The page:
15 Hollywood Stars Who Lit Up Broadway
There's a big difference between starring in feature films and succeeding on Broadway. While neither one is necessarily better than the other, each requires a different acting style and skill set. No matter how popular a Hollywood celebrity is, there's no guarantee he or she will make it on the Great White Way, but a surprising number of movie stars have given it a shot.
Not only did Scarlett Johansson succeed in the theater, she won the Tony for her Broadway debut in A View from the Bridge. In 2013 she returned briefly for a revival of Cat on a Hot Tin Roof.
Hugh Jackman had already starred as the rugged superhero Wolverine in two X-Men films before his Tony-winning portrayal of flamboyant bisexual singer/songwriter Peter Allen in the 2003 smash hit musical The Boy from Oz.
In the middle of the Harry Potter franchise, 17-year-old Daniel Radcliffe shocked fans by appearing nude in East End to Broadway transfer Equus, and soon had another Broadway hit, starring in How to Succeed in Business Without Really Trying.
During Katie Holmes’s years on Dawson’s Creek and early Hollywood comedies, it would have been difficult to imagine her on Broadway, but she was largely praised for her performance in the 2008 revival of the postwar drama All My Sons.
Daniel Craig was already the reigning James Bond when he gave Broadway a whirl, starring opposite Hugh Jackman in the two-character melodrama A Steady Rain in 2009, and he impressed critics in 2013’s Betrayal, costarring Craig’s wife Rachel Weisz.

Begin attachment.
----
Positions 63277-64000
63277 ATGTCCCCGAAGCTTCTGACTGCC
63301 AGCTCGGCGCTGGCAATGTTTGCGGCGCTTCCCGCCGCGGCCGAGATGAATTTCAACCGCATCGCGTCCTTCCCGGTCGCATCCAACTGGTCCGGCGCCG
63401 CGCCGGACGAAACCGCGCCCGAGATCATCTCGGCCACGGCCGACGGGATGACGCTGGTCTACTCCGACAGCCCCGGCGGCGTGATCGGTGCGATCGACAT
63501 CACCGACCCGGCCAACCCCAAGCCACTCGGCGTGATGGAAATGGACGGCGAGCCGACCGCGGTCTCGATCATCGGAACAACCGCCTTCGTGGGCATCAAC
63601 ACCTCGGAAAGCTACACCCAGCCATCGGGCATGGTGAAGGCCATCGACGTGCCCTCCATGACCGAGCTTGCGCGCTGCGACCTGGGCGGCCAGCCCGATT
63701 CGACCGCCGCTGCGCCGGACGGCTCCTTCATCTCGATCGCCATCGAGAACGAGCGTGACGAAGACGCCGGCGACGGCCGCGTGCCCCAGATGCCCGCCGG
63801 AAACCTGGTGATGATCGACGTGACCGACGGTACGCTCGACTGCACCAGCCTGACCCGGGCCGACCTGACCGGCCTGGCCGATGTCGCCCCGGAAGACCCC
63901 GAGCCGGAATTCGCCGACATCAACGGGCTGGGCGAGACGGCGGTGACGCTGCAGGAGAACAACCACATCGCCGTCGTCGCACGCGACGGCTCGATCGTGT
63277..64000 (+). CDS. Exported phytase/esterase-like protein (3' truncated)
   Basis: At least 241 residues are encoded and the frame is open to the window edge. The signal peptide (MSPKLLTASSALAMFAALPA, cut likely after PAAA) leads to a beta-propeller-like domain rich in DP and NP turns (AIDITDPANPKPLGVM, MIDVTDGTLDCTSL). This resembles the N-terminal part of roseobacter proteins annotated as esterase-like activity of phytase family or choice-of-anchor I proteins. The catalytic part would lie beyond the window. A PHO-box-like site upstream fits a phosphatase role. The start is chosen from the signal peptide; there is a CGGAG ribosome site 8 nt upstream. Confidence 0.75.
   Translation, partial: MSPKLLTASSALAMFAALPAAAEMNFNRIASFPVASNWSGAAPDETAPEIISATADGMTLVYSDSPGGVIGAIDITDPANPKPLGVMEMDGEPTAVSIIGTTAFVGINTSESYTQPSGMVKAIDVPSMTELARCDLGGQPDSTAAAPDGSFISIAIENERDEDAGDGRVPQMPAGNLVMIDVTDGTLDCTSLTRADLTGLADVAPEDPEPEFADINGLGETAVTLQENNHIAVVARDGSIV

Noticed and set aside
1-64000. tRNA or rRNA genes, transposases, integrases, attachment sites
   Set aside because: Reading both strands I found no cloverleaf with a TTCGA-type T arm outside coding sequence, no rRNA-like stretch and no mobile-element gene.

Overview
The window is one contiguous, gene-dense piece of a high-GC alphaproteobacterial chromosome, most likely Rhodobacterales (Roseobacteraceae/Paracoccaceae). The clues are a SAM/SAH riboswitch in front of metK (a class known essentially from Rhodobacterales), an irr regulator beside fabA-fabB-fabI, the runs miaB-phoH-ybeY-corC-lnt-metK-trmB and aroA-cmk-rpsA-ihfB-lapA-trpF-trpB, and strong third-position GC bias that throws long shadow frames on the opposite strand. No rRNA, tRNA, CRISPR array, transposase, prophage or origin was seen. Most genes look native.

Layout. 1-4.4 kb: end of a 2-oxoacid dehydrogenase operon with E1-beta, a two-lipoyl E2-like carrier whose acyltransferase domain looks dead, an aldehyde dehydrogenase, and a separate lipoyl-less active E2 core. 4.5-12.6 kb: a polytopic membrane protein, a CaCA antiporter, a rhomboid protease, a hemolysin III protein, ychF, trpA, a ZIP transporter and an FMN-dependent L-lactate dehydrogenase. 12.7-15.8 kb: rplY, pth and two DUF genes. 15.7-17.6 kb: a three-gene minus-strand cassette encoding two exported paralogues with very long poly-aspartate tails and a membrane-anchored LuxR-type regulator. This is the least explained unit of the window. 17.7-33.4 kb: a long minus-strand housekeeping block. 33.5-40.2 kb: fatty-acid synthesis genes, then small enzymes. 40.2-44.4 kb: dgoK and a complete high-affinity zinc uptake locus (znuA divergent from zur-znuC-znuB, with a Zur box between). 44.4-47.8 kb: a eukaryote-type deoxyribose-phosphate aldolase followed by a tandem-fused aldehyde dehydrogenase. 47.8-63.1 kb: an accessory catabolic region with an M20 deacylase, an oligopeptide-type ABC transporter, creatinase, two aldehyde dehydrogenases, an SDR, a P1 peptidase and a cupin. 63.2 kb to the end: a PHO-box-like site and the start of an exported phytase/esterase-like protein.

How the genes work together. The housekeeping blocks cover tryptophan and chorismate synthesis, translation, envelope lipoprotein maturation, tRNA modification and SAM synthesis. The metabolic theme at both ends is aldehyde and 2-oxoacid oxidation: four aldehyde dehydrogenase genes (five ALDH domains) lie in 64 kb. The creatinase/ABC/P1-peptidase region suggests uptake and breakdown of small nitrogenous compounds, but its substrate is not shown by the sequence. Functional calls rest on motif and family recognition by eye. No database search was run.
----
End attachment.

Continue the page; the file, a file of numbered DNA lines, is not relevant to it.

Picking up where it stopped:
Jeremy Piven’s successful Broadway debut in the 2008 revival of David Mamet’s Speed-the-Plow was overshadowed by his abrupt and controversial exit from the production, with his excuse of mercury poisoning doubted by many, including costar Elisabeth Moss.
At age 31, Nicole Kidman debuted on Broadway in the steamy and highly anticipated London transfer The Blue Room. Her performance, which included brief nudity, was described as “pure theatrical Viagra” by The Daily Telegraph.
Following the popular series Breaking Bad, Bryan Cranston tried something completely different with his Tony-winning turn as President Lyndon Baines Johnson in All the Way. Cranston has returned to Broadway, but this time as the producer of the musical Finding Neverland.
Sean Combs (AKA P. Diddy or Puff Daddy) showed off his theatrical chops in the Tony-winning 2004 revival of A Raisin in the Sun, taking on the starring role of Walter Lee Younger, originated by Sidney Poitier.
Many popular young actresses have stepped into the provocative role of Sally Bowles in the musical Cabaret, including Michelle Williams, who played the character on Broadway for almost a year. She’s currently starring in the dramatic play Blackbird.
Tom Hanks went from being in the tabloids to starring as a tabloid journalist with his Tony-nominated Broadway debut in 2013’s Lucky Guy, the final play by Nora Ephron, who also wrote Hanks’ hit film Sleepless in Seattle.
Regarded as a serious actress for most of her career, Jessica Lange finally landed on Broadway in 1992 with a revival of A Streetcar Named Desire. Her third play, Long Day’s Journey Into Night, premieres in April.
Between The Social Network and The Amazing Spider-Man, Andrew Garfield chose an ambitious project for his Broadway debut: the 2012 Death of a Salesman revival. It looks like someone wanted to be taken seriously.
While still co-starring in the music-themed series Glee, Jane Lynch found out what live musical theater is like. In 2013 she debuted on Broadway in the revival of Annie, as Miss Hannigan—a role not so different from Sue Sylvester.
Bradley Cooper was just beginning to succeed in Hollywood when he appeared in his first Broadway production, Three Days of Rain, in 2006. After achieving movie stardom, he returned in 2014 with a Tony-nominated performance in The Elephant Man.